A point of confusion regarding “stem cell therapy” for multiple sclerosis comes from two very different types of approaches that both use stem cells. The first approach is the use of stem cells WITHOUT depleting the recipient immune system, the second approach involves administration of stem cells AFTER depleting of the immune system.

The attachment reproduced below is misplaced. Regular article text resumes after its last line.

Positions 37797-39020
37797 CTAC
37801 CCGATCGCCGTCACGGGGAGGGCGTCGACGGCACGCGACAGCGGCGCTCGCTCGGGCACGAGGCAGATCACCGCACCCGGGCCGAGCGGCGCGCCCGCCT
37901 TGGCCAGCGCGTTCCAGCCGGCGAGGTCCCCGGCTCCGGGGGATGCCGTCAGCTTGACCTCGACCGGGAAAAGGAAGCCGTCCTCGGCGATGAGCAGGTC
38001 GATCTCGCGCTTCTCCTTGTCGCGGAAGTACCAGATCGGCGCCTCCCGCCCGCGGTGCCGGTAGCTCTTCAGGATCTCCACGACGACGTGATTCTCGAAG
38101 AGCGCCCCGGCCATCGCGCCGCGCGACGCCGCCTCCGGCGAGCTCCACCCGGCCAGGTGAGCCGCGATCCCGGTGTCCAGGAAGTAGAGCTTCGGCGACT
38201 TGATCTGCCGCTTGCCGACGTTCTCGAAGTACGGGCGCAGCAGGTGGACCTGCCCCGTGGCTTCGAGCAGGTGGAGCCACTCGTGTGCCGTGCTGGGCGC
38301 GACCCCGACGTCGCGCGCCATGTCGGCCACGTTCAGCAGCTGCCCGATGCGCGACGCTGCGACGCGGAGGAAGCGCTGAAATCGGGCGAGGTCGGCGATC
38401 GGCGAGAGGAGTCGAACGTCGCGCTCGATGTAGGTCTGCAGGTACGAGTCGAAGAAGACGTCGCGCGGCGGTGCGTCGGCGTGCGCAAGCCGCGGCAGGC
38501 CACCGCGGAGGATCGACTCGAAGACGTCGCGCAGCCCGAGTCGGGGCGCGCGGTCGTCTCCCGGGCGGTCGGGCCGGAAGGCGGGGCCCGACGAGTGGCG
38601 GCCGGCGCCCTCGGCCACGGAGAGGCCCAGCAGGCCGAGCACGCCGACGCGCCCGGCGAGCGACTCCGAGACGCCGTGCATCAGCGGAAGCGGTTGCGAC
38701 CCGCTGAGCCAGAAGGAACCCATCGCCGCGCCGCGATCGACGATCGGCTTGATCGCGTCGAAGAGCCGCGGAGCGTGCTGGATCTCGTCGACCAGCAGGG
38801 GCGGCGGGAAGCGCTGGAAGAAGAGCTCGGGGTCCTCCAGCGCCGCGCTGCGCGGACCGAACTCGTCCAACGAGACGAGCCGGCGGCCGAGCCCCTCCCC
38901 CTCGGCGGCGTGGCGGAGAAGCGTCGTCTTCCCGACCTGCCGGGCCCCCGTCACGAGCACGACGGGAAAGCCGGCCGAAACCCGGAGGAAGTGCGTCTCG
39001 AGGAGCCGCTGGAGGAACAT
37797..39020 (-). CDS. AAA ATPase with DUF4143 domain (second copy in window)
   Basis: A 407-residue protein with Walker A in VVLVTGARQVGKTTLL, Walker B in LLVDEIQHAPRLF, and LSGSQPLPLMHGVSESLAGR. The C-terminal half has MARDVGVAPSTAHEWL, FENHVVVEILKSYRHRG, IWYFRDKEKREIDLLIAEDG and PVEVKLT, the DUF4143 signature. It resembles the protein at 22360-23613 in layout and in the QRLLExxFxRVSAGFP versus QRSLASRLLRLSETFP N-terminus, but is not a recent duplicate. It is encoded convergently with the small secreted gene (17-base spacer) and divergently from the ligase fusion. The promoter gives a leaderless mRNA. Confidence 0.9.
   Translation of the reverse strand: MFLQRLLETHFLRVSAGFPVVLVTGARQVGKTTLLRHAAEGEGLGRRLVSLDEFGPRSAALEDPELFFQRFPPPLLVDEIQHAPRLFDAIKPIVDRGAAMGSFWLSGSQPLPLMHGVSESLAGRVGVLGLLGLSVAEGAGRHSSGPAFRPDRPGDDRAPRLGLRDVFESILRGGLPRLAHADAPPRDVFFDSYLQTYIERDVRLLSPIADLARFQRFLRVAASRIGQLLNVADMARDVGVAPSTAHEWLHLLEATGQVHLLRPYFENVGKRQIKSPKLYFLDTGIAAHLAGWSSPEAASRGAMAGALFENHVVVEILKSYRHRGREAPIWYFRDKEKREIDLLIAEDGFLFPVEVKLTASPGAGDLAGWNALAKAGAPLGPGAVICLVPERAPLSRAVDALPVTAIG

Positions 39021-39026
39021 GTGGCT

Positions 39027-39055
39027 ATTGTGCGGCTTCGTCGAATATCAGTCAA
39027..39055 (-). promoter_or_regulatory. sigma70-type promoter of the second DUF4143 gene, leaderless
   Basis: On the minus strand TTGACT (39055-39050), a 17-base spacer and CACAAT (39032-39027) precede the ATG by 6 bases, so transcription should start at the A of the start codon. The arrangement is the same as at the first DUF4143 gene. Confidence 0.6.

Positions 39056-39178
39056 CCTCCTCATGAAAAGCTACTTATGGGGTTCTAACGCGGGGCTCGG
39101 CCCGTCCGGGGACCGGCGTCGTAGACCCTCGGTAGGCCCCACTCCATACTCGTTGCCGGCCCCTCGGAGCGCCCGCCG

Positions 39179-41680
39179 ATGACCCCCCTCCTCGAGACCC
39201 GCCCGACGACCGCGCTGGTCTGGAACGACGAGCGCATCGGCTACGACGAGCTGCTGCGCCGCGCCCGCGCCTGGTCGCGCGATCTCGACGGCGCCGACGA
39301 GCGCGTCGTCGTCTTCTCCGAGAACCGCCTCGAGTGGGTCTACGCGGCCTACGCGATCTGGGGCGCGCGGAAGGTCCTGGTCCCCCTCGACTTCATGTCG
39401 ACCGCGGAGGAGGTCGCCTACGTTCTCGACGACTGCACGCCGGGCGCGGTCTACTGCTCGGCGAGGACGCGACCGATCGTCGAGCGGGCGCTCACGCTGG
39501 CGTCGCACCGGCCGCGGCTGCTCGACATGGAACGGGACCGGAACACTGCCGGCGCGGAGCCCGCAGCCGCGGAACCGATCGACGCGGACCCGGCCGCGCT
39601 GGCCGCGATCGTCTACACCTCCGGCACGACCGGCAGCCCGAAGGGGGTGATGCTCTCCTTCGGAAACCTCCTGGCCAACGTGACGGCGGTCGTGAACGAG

The first approach usually involves mesenchymal stem cells, such as found in the patient’s own fat, but has also been performed with cord blood. The rationale for using stem cells in the absence of immune suppression is that the stem cells may help to regenerate the injured tissue, and also that they may suppress the autoreactive immune response. Another interesting feature of mesenchymal stem cells is that they specifically “react” to their environment. In other words, mesenchymal stem cells produce a certain level of antiinflammatory compounds when they are grown in tissue culture by themselves, however, when they are treated with compounds that cause inflammation, such as TNF-alpha, then they markedly upregulate their production of antiinflammatory agents such as IL-10, and also start producing more growth factors such as IGF-1. This is believed to be because the mesenchymal stem cell normally acts as a “repair cell”. That is, when there is tissue injury in the body, the mesenchymal stem cells naturally migrate to the injury (by virtue of proteins called chemokines) and then play a fundamental role in the healing process.